My current favourite game is a tiny, lo-fi indie game called FTL. As any self-respecting genre fan will know, that stands for Faster Than Light, with the core purpose of the game to jump your spaceship from sector to sector, staying one step ahead of the pursuing rebel fleet. Along the way you encounter trade outposts, space pirates, space stations, rogue AI, asteroid belts, nebulas that fry your systems and a whole lot more – having played the alpha demo numerous times I’m still discovering new encounters.

The setting is epic but the key to FTL’s charm is in its intimate presentation, limiting your experience to the interior of your own ship plus a tactical glimpse inside enemy ships if you have the right tech. From your top-down vantage point you can oversee all of your ship’s key areas, from engines to weapons to shields, plus your small, vulnerable crew members. The challenge is in adapting to each given situation, redirecting power to different systems and moving your crew around to fix damaged areas, seal hull breaches and pilot the ship. As you travel between jump points you find equipment and salvage scrap which you can use to upgrade your ship’s systems.

Intentionally or not, FTL seems to be taking inspiration from the Battlestar Galactica board game, efficiently translating it into computer game form. It also takes the best elements of combat from the classic Star Trek and Star Wars movies, removes the technobabble and makes you feel like a proper starship captain. Like all the best games actually playing it is extremely simple, with the complexity coming in the variety of encounters and ship setups. For what is conceptually a very repetitive game, FTL does a remarkable job of keeping things fresh, allowing the simple tale of a spaceship crew on the run to unfold at a good pace and in a random but directed fashion, each encounter ramping up the tension.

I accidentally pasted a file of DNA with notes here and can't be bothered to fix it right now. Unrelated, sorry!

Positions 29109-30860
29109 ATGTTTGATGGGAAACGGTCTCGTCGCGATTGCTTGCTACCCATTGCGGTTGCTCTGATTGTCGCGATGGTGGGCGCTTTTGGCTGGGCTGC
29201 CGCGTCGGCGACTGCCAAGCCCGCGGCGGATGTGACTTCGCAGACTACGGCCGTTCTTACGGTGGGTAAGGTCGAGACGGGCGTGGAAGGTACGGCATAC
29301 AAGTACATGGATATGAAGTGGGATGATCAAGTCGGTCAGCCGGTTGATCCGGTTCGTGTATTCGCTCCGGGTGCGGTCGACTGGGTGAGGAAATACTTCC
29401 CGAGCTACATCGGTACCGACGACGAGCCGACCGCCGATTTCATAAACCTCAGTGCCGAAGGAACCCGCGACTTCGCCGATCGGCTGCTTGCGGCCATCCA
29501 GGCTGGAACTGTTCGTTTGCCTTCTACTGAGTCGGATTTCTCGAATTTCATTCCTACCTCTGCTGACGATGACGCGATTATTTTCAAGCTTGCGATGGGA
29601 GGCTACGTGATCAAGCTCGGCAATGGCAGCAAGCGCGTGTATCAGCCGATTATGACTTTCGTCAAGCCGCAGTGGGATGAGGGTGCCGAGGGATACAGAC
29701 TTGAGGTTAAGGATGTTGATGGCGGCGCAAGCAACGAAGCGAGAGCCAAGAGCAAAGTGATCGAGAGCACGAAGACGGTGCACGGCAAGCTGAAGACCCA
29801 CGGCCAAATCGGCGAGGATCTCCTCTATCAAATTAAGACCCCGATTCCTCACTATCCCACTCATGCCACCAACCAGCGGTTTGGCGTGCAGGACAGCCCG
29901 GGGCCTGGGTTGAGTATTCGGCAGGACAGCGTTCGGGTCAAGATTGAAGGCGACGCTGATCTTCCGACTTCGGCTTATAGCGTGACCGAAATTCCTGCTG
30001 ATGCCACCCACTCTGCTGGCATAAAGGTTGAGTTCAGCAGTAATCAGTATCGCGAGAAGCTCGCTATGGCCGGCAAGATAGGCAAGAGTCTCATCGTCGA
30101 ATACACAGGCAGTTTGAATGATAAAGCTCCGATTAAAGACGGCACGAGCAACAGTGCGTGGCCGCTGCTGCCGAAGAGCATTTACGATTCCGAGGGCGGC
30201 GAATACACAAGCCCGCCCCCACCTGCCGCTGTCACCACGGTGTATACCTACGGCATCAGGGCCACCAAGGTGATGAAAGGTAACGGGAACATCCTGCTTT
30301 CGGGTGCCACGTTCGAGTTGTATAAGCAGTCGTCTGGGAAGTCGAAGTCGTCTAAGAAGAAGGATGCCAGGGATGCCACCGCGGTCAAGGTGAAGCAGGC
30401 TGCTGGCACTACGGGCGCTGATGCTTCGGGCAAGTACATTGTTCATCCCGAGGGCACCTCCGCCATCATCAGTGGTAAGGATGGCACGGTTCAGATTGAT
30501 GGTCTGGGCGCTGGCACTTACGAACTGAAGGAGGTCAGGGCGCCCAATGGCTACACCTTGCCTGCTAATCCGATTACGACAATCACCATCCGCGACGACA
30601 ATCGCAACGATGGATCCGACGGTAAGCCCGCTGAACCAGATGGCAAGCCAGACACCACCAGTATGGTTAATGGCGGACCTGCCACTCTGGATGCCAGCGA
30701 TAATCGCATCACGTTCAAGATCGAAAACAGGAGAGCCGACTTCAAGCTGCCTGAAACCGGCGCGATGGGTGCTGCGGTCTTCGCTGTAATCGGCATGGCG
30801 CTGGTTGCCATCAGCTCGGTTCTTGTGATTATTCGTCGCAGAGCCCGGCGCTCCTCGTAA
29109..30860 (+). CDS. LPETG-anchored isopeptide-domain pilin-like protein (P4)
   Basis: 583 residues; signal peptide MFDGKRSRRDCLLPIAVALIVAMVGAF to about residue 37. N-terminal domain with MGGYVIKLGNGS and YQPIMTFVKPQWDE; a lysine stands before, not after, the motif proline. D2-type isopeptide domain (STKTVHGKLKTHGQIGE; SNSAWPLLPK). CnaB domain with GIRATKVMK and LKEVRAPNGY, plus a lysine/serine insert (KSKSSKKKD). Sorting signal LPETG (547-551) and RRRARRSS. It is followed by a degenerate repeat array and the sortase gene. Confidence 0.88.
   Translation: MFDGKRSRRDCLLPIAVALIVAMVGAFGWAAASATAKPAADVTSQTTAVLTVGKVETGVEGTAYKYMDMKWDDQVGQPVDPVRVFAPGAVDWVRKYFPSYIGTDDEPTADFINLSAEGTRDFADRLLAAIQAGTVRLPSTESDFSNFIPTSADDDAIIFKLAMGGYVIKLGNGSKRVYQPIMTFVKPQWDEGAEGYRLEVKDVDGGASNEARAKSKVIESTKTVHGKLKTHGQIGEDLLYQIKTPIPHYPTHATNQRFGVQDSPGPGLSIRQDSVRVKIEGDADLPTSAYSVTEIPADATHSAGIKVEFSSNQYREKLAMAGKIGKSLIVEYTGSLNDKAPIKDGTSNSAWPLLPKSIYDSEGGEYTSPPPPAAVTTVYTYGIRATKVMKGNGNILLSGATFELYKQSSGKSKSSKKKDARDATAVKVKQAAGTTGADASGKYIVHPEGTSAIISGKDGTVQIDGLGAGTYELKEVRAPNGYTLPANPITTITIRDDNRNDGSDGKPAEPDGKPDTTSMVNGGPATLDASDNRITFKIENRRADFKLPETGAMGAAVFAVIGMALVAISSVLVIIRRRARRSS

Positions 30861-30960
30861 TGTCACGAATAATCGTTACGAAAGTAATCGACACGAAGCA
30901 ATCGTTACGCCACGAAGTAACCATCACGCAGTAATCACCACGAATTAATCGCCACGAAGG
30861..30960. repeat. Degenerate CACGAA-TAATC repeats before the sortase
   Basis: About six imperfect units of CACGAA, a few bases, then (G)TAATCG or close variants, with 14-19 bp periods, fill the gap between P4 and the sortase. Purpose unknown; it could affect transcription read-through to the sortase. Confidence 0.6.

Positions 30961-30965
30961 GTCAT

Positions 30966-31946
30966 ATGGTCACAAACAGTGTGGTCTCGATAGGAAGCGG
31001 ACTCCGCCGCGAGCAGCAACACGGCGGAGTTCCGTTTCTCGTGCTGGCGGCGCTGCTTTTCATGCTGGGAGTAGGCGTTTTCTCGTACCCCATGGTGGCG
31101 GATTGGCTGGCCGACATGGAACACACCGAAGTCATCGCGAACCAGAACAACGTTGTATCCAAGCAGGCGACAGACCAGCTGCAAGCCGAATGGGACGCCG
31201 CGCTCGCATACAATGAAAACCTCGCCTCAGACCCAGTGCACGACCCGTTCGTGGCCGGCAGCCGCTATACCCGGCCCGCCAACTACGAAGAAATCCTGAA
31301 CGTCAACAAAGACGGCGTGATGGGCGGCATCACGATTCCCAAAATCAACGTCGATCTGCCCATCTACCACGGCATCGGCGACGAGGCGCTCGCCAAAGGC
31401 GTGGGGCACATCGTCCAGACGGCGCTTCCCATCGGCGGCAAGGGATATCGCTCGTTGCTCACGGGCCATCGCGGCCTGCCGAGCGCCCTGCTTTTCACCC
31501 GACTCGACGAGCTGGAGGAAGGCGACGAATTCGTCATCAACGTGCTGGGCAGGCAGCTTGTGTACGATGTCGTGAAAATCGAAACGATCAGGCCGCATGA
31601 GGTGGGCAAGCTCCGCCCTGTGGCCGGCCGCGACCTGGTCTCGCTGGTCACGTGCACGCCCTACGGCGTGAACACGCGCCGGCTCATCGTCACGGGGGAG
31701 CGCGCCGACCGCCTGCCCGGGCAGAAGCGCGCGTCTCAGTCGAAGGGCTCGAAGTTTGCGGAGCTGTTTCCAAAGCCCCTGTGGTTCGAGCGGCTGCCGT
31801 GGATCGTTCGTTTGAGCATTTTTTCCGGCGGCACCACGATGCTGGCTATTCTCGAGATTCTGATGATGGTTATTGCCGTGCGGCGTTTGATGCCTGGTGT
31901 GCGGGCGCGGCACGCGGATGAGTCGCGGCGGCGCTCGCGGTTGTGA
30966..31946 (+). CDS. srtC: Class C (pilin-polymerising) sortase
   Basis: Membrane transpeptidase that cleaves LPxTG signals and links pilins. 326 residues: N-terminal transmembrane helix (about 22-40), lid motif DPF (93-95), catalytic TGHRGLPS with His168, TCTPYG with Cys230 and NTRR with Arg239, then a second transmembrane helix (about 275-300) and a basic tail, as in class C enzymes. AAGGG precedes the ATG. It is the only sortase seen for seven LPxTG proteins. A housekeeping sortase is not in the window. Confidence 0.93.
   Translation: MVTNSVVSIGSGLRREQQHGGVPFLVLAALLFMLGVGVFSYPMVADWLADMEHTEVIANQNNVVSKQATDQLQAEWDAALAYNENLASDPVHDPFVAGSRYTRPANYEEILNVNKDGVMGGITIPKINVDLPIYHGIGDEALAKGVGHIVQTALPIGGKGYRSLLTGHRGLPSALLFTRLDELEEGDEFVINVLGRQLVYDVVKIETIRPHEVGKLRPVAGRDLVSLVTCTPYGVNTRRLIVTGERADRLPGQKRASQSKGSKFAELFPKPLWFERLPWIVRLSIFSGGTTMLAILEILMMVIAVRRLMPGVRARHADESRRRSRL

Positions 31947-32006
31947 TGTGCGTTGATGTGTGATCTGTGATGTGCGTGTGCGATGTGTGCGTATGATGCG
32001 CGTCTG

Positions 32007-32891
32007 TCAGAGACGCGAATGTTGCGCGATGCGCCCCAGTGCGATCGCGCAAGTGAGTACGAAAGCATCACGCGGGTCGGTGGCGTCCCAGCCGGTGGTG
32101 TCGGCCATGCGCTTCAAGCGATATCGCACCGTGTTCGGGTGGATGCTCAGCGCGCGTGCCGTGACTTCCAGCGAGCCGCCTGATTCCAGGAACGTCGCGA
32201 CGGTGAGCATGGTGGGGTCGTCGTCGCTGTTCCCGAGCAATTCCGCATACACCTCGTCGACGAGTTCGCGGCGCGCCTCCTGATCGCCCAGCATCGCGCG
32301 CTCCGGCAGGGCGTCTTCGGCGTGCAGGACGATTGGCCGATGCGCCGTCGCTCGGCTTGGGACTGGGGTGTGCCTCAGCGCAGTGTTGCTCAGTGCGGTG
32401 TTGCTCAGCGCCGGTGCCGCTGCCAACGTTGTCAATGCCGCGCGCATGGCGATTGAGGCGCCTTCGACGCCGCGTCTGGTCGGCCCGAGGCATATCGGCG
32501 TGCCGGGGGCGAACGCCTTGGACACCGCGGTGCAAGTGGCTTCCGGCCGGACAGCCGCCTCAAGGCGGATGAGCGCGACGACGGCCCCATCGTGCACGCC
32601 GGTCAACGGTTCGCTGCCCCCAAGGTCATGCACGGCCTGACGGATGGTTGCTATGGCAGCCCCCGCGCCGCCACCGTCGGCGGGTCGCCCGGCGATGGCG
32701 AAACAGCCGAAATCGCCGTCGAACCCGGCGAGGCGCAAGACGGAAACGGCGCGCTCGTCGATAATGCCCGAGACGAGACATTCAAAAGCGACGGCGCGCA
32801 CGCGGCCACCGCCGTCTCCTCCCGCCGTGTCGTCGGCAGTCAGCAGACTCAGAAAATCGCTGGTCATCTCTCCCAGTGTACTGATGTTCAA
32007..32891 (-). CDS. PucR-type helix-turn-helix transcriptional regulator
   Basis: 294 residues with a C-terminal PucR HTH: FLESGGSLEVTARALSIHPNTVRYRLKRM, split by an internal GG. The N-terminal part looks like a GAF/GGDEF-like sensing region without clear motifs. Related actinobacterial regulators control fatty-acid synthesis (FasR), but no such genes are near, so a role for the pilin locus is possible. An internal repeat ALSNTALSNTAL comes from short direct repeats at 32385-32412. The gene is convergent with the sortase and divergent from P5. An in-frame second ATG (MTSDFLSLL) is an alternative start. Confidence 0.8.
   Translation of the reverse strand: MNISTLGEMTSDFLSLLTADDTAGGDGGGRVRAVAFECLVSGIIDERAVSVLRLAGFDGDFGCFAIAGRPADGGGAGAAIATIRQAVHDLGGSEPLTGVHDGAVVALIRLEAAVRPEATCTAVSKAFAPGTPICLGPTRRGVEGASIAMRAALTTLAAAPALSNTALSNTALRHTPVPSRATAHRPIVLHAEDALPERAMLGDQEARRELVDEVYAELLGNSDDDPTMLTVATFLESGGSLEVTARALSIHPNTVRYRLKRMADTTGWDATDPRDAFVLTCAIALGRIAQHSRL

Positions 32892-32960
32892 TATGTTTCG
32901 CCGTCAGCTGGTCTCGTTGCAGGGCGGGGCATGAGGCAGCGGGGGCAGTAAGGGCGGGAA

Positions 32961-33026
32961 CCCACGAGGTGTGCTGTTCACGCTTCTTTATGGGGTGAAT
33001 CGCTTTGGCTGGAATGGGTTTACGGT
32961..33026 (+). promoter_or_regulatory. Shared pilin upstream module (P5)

FTL is currently only available as a free alpha demo using the OnLive service. The developers are currently running a Kickstarter fundraising campaign which has gone somewhat stratospheric, with the full game coming out later in 2012. I’m intrigued to see what the funds enable them to do with the game, though I do hope it doesn’t tempt them to move away from the lo-fi presentation. With luck the public backing will give them the resources to continue to add in additional encounters and polish. The core game is already in place and functioning remarkably well – from here it’s all finesse and content.

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